PARADE knew what he was in for, but it was still a shock to walk back into a sultry western Sydney summer’s day last weekend.
Anyone who has lived there would know the sort of day Parade is talking about: when you can break out in a sweat just getting up from the lounge and when your shirt is soaked through by the time you walk from the front door to the mailbox.
Parade’s little slice of western Sydney back when he lived there was a suburb hard up against the foothills of the Blue Mountains, where you could get a frost in the winter and a 44 degree day in January (though spring and autumn were nice).
A summer’s day in that suburb would be as sticky as a post-it note and as suffocating as a plastic bag.
Parade slowly got used to the weather when he was living there, but he has since lost any of that acclimatisation – which was obvious when he travelled back to lend a bit of elbow grease in a house clean-up.
It didn’t help that the house had been closed up for some time and didn’t have any air-conditioning, of course. And early February was not the best time to be doing physical work in the middle of the day.
But the real reason Parade was red-faced and dripping within the first five minutes was simply that Bathurst summers have spoiled him.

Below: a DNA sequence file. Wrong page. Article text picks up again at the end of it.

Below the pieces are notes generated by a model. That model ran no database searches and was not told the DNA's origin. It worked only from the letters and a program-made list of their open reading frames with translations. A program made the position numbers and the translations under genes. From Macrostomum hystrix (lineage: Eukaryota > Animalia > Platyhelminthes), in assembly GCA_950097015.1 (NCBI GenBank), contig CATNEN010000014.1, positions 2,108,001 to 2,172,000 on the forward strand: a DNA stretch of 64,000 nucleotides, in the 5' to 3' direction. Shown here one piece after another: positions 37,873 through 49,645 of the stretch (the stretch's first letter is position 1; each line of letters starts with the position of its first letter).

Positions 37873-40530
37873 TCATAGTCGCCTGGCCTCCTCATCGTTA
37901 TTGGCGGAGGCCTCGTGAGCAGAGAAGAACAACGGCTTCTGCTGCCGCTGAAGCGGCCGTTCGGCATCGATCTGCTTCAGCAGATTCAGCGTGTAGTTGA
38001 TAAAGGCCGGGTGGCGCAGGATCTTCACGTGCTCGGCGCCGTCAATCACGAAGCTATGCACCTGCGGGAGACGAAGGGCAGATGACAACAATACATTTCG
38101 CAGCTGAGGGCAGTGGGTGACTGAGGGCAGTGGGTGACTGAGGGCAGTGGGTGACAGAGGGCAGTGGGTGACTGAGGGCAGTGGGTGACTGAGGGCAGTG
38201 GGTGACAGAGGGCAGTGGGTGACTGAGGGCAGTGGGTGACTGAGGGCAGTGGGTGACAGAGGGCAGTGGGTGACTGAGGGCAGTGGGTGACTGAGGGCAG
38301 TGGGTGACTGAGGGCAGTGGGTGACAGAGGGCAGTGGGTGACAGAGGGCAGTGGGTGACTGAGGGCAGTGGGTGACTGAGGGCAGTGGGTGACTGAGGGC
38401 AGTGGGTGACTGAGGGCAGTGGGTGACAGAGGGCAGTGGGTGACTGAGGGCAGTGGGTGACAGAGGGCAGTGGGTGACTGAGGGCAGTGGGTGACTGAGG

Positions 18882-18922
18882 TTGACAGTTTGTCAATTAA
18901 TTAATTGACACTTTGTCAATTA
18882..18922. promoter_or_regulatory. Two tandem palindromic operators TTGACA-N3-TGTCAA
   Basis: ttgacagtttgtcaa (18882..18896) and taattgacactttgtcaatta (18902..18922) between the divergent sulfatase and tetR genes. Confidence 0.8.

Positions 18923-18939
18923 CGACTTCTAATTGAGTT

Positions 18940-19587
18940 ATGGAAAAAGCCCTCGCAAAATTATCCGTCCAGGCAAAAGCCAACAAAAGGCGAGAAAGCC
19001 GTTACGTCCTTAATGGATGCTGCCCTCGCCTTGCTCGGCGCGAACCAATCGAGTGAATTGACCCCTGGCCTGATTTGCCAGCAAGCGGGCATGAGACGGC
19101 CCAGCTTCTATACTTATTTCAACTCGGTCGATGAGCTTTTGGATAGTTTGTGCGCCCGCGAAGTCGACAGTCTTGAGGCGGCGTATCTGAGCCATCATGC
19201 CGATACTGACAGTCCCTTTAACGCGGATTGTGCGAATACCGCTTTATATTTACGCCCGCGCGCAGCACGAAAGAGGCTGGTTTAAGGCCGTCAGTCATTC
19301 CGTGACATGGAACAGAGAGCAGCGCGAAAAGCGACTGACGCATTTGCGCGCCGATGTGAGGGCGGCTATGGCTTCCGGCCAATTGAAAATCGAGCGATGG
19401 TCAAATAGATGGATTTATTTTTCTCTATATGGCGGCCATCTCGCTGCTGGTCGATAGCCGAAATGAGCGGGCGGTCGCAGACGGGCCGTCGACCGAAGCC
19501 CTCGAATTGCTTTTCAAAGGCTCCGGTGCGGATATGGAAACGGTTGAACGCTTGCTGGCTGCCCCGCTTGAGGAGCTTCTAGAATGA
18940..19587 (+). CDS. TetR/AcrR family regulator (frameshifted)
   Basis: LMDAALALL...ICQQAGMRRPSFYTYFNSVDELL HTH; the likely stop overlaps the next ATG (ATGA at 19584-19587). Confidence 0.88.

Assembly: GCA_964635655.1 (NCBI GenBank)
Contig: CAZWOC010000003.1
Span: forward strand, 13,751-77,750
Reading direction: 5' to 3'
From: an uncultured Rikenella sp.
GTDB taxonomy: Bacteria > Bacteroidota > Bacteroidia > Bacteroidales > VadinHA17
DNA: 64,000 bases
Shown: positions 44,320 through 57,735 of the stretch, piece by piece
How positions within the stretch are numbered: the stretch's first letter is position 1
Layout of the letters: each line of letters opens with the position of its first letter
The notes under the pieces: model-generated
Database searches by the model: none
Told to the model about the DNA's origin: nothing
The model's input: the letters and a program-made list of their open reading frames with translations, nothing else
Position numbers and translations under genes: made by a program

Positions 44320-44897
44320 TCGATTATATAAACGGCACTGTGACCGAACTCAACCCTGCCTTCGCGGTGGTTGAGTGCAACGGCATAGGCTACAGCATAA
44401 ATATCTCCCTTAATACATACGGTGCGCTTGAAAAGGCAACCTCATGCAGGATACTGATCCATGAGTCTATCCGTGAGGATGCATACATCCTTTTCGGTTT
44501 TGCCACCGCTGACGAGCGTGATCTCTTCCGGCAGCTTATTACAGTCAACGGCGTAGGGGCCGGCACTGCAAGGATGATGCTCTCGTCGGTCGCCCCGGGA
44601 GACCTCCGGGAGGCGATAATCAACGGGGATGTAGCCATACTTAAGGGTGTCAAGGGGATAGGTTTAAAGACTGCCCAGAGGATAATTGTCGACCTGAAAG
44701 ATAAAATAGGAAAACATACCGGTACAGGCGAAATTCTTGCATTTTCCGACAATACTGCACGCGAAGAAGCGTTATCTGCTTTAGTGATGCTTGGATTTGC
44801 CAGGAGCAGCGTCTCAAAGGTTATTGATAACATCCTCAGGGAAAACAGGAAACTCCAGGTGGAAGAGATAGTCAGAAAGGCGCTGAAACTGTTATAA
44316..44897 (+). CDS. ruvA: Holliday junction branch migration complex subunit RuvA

It was a relief, to say the least, to drive back over the Blue Mountains that afternoon to a more forgiving February climate.
What a load of rubbish by road
WHAT wasn’t pleasant on the way back was to see the amount of rubbish by the side of the Great Western Highway.
Parade doesn’t know whether it’s become worse recently or whether he hasn’t previously taken much notice, but he was flabbergasted by the sheer volume of litter on both sides of the road.
Watching kilometre after kilometre of this, Parade kept thinking the same thing: an enterprising person could pay off a Mosman house through the Return and Earn Scheme with all those bottles and cans.
You’d spend a fair bit of time collecting them all, though.